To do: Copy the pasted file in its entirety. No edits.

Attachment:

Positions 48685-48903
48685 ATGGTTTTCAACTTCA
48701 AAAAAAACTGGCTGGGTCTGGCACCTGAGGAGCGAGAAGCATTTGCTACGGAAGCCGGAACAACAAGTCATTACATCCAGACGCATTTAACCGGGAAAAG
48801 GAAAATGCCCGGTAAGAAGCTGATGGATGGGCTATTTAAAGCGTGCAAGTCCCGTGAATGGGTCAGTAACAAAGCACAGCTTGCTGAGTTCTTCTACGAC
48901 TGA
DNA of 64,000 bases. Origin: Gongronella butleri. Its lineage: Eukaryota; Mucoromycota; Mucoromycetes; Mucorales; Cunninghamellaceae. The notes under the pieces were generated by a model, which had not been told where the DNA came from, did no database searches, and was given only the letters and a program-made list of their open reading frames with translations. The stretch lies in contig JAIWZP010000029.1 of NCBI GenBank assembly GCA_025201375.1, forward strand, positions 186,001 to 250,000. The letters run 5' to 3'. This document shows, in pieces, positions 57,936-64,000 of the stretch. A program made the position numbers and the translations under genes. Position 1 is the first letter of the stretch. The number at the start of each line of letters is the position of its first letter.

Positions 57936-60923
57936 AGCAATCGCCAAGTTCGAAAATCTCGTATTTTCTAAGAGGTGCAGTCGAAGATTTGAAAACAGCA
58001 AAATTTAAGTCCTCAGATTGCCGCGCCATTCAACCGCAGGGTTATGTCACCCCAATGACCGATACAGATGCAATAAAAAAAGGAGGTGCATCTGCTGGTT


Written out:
Positions 48685-48903
48685 ATGGTTTTCAACTTCA
48701 AAAAAAACTGGCTGGGTCTGGCACCTGAGGAGCGAGAAGCATTTGCTACGGAAGCCGGAACAACAAGTCATTACATCCAGACGCATTTAACCGGGAAAAG
48801 GAAAATGCCCGGTAAGAAGCTGATGGATGGGCTATTTAAAGCGTGCAAGTCCCGTGAATGGGTCAGTAACAAAGCACAGCTTGCTGAGTTCTTCTACGAC
48901 TGA
DNA of 64,000 bases. Origin: Gongronella butleri. Its lineage: Eukaryota; Mucoromycota; Mucoromycetes; Mucorales; Cunninghamellaceae. The notes under the pieces were generated by a model, which had not been told where the DNA came from, did no database searches, and was given only the letters and a program-made list of their open reading frames with translations. The stretch lies in contig JAIWZP010000029.1 of NCBI GenBank assembly GCA_025201375.1, forward strand, positions 186,001 to 250,000. The letters run 5' to 3'. This document shows, in pieces, positions 57,936-64,000 of the stretch. A program made the position numbers and the translations under genes. Position 1 is the first letter of the stretch. The number at the start of each line of letters is the position of its first letter.

Positions 57936-60923
57936 AGCAATCGCCAAGTTCGAAAATCTCGTATTTTCTAAGAGGTGCAGTCGAAGATTTGAAAACAGCA
58001 AAATTTAAGTCCTCAGATTGCCGCGCCATTCAACCGCAGGGTTATGTCACCCCAATGACCGATACAGATGCAATAAAAAAAGGAGGTGCATCTGCTGGTT